The Princess Royal’s husband banished bad luck when they visited a Hindu temple in Sri Lanka – by smashing a coconut.

Anne watched as Vice Admiral Sir Tim Laurence hurled the fruit to the ground, sending a spray of coconut water over the nearby press and he threw his hands up in amazement.

Earlier Anne paid her respects to the fallen when she laid a wreath in their memory in Colombo, during her first visit to a Commonwealth War Graves Commission (CWGC) cemetery as the organisation’s president.

Princess Royal visits war gravesThe Princess Royal visited the Commonwealth War Graves Commission Jawatte Cemetery in Colombo (Jonathan Brady/PA)

The couple received a rapturous welcome when they arrived at Vajira Pillayar Kovil, a Hindu temple in the Sri Lankan capital, to receive a blessing from the chief priest.

A shimmering scarf of gold and red silk was draped over the princess and her husband’s shoulders, a garland of jasmine and rose flowers were placed around their necks and each received a pottu in the middle of their forehead.

Sir Tim was asked to smash the coconut, which is symbolic of getting rid of bad luck and welcoming better fortunes.

Anne and Sir Tim Laurence with dancersThe Princess Royal and her husband Vice Admiral Sir Timothy Laurence visited Vajira Pillayar Kovil Hindu temple in Colombo (Jonathan Brady/PA)

A procession of female dancers and musicians playing drums and an oboe-like instrument called a Nadaswaram preceded the couple as they walked into the temple.

Inside the huge building the cacophony of the droning music was deafening, and they stood before a shrine to Lord Ganesh and touched an offering of fruit – including pomegranates, mangoes and bananas – betel leaves and a garland of jasmine flowers for the deity.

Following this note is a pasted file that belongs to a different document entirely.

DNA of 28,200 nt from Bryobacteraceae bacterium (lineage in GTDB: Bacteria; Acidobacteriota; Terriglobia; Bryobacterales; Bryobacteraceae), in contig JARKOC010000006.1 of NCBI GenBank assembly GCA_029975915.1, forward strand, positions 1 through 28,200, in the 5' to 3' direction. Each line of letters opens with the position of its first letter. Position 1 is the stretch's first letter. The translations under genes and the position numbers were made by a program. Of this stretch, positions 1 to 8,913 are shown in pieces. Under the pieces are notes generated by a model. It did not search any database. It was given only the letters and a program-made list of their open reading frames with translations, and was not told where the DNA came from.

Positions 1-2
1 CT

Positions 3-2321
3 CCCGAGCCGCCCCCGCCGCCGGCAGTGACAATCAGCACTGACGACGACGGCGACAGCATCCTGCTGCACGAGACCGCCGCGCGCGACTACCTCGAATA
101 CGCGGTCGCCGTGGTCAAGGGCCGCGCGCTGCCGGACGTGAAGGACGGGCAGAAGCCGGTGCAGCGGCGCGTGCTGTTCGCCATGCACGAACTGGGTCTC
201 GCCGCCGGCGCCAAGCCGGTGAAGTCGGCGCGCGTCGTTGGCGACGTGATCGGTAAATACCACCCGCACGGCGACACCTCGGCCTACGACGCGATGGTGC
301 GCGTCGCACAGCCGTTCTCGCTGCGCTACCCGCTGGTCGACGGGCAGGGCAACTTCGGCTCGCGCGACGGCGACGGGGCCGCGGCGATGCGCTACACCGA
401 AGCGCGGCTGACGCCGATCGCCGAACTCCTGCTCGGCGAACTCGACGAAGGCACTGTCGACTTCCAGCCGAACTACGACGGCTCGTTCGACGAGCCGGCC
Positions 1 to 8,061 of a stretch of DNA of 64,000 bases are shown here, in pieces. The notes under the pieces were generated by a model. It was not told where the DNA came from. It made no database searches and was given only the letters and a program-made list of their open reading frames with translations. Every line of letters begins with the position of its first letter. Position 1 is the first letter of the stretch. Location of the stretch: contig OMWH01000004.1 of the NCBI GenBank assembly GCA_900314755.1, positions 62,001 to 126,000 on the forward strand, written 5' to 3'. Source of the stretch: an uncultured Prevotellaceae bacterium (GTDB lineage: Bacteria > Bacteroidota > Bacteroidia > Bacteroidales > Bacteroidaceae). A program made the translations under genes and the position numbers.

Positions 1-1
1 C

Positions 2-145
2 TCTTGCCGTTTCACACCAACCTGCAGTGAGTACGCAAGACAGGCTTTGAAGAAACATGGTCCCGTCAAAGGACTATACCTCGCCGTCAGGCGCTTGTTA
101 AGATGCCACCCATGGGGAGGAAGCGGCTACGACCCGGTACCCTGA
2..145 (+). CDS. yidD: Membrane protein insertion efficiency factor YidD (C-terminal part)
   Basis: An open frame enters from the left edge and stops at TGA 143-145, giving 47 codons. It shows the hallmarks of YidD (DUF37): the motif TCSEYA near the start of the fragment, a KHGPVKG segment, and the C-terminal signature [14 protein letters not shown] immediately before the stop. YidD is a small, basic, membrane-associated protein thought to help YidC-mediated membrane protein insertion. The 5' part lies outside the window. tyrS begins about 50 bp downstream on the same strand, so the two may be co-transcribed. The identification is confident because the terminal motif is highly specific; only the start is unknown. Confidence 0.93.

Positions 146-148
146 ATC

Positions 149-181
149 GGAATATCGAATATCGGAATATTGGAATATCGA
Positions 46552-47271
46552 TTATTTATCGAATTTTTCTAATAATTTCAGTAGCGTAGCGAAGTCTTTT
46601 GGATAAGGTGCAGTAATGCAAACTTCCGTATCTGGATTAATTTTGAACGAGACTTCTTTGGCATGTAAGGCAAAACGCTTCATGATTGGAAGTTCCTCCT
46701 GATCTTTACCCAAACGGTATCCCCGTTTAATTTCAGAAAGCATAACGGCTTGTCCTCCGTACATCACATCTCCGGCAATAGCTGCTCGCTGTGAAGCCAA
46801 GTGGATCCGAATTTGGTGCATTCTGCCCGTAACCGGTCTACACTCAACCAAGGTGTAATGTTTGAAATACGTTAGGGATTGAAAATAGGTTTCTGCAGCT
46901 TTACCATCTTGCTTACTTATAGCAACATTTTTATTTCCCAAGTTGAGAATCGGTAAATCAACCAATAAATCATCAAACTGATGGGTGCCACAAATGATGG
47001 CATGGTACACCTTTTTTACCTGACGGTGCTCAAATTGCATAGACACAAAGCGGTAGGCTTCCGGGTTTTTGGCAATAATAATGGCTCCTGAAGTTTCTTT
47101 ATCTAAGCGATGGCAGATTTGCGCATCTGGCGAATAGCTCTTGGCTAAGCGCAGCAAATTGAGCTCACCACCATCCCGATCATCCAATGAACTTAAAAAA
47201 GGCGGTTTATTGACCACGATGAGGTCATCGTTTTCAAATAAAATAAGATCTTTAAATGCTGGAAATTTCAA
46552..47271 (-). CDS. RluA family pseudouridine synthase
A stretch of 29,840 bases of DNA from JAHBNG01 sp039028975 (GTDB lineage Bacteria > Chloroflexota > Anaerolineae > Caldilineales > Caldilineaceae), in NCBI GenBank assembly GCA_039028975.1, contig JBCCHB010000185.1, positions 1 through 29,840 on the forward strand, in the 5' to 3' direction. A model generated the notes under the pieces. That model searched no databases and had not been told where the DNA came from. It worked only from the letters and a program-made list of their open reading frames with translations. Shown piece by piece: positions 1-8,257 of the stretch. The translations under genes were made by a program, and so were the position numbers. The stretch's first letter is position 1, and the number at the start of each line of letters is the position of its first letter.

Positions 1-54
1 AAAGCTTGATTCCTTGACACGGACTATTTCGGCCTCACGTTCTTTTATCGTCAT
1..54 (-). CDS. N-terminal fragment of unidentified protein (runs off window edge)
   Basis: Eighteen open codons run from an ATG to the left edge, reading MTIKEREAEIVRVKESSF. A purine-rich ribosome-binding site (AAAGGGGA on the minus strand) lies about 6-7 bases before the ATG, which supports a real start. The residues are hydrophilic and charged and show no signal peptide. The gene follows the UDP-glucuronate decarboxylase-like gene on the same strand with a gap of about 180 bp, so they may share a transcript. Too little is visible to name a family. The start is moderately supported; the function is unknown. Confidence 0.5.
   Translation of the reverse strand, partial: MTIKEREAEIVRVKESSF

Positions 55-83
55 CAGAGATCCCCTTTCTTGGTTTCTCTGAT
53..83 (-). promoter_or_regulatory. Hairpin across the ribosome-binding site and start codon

Chief Priest Sachithanantha Kurukal went into the shrine to conduct the pooja or blessing as Anne and her husband watched, and they later toured the temple viewing the many shrines to Hindu gods.

Outside they were offered the chance to feed sacred cows, a revered animal in Hinduism, and Anne held some vegetation as they munched away.

Anne feeds cowsAnne feeds cattle, sacred to Hindus, prior to departing Vajira Pillayar Kovil Hindu temple (Jonathan Brady/PA)

At the CGWC’s Jawatta Cemetery in Colombo, Anne paid her respects to service personnel from Sri Lanka and Commonwealth countries, the majority serving during the Second World War, buried at the graveyard kept in immaculate condition.

A short service of remembrance was held where a bugler played the Last Post before a minute’s silence was observed and the princess laid a wreath of poppies with a handwritten card which read: “We will remember them”, and signed: “Anne”.

During last year’s Remembrance weekend it was announced Anne would take on her new role, succeeding the Duke of Kent who had been CGWC president since 1970, and the King was announced as the CWGC’s first patron.